In February 1983, during his second term, Hart announced his candidacy for president in the 1984 presidential election. At the time of his announcement, Hart was a little-known Senator and barely received above one percent in the polls against better-known candidates such as Walter Mondale, John Glenn, and Jesse Jackson. To counter this situation, Hart started campaigning early in New Hampshire, making a then-unprecedented canvassing tour in late September, months before the primary. This strategy attracted national media attention to his campaign, and by late 1983, he had risen moderately in the polls to the middle of the field, mostly at the expense of the sinking candidacies of Glenn and Alan Cranston. Mondale won the Iowa caucus in late January, but Hart polled a respectable 16 percent. Two weeks later, in the New Hampshire primary, he shocked much of the party establishment and the media by defeating Mondale by 10 percentage points. Hart instantly became the main challenger to Mondale for the nomination, and appeared to have the momentum on his side.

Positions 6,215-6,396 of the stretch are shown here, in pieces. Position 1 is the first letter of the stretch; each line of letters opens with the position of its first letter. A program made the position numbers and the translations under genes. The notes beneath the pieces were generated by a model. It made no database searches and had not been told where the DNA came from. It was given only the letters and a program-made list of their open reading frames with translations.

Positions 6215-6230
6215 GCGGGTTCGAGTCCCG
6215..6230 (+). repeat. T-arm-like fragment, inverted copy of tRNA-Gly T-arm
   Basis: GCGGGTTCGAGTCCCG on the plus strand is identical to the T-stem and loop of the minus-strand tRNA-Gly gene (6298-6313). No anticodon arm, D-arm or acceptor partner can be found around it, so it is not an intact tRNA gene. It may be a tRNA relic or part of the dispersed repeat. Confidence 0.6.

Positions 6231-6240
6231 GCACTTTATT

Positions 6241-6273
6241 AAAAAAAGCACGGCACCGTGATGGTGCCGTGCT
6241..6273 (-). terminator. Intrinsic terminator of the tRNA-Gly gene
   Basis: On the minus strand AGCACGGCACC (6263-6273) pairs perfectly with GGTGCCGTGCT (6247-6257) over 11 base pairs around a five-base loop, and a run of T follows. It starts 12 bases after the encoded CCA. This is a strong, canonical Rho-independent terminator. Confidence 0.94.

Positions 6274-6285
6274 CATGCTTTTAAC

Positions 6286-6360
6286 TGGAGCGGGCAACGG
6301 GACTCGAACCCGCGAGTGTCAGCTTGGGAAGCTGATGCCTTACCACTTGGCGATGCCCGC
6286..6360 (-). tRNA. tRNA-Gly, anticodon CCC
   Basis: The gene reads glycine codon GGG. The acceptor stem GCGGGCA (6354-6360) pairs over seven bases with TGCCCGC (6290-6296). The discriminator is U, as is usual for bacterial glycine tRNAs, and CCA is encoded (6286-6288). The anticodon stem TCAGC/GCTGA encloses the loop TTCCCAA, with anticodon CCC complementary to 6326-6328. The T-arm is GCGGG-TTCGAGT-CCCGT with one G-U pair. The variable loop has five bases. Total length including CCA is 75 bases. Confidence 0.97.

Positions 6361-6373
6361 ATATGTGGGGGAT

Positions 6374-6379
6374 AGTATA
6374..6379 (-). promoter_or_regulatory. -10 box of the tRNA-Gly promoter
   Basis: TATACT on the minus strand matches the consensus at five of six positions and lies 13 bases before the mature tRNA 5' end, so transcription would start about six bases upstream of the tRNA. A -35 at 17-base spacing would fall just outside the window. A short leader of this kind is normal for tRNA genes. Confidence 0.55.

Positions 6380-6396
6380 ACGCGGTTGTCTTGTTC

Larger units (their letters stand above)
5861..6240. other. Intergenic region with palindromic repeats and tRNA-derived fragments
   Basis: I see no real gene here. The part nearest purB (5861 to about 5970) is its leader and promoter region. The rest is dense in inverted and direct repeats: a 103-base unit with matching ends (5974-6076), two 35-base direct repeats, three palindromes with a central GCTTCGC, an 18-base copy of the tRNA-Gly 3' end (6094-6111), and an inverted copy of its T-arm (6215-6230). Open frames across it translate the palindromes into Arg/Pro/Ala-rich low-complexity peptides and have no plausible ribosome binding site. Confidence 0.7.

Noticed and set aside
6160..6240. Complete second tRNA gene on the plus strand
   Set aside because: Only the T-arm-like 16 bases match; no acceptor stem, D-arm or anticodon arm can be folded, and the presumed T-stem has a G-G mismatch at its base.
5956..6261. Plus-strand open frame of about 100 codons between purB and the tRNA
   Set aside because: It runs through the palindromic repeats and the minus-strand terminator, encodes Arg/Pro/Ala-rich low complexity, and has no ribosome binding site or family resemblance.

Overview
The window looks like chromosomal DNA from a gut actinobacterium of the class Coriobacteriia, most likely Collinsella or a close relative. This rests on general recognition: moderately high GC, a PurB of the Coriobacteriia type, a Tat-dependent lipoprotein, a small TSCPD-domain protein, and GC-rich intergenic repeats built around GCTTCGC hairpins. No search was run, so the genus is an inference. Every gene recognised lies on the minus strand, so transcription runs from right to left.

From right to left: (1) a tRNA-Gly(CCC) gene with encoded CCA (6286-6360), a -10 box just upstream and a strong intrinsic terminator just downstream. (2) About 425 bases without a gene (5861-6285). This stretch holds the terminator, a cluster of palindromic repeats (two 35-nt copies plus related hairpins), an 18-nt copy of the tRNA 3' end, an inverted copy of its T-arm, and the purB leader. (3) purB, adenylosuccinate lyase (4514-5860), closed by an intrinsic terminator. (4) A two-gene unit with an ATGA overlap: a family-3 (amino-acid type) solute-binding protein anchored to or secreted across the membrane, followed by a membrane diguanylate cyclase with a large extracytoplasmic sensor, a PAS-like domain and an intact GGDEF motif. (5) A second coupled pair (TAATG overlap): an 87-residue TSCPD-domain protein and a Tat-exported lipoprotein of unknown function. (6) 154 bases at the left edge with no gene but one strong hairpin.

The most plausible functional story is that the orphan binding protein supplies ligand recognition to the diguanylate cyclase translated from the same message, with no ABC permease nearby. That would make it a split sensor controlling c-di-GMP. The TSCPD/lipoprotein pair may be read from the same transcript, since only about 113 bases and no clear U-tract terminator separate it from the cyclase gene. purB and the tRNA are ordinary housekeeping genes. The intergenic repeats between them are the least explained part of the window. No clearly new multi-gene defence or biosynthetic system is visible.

However, Hart's campaign could not overcome Mondale's financial and organizational advantages, especially among labor union leaders in the Midwest and industrial Northeast. Hart was chronically in debt, to a final count of $4.75 million. [Lindsay, Robert "Convention Sideline: Raising Money", New York Times, July 21, 1984, pg. 11] In states like Illinois, where delegates were elected directly by primary voters, Hart often had incomplete delegate slates. Hart's ideas were criticized as too vague and centrist by many Democrats. Shortly after he became the new frontrunner, it was revealed that Hart had changed his last name, had often listed 1937 instead of 1936 as his birth date, and had changed his signature several times. This, along with two separations from his wife, Lee, caused some to question Hart's "flake factor." Nonetheless, he and his wife have remained married for almost 50 years.